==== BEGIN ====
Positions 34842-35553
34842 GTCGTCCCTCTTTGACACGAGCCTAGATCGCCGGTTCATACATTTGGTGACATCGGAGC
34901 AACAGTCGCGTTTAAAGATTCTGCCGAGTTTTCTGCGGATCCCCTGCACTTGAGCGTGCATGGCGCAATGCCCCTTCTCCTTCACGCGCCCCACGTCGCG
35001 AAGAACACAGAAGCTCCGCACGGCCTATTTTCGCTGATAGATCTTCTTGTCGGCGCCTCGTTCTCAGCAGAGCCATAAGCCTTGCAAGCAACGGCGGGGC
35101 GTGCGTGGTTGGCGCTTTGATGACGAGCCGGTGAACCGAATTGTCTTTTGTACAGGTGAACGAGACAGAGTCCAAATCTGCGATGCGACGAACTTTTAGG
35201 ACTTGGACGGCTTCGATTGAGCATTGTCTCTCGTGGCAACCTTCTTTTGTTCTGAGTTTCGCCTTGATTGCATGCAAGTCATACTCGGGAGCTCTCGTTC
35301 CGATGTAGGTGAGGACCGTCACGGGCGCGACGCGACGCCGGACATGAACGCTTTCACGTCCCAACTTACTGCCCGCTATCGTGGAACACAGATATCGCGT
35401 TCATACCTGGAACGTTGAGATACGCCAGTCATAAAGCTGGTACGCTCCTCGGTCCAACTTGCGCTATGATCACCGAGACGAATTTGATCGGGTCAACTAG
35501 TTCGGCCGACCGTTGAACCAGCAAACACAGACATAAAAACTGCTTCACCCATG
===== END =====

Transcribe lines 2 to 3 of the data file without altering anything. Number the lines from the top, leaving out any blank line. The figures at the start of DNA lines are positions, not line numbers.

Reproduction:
34842 GTCGTCCCTCTTTGACACGAGCCTAGATCGCCGGTTCATACATTTGGTGACATCGGAGC
34901 AACAGTCGCGTTTAAAGATTCTGCCGAGTTTTCTGCGGATCCCCTGCACTTGAGCGTGCATGGCGCAATGCCCCTTCTCCTTCACGCGCCCCACGTCGCG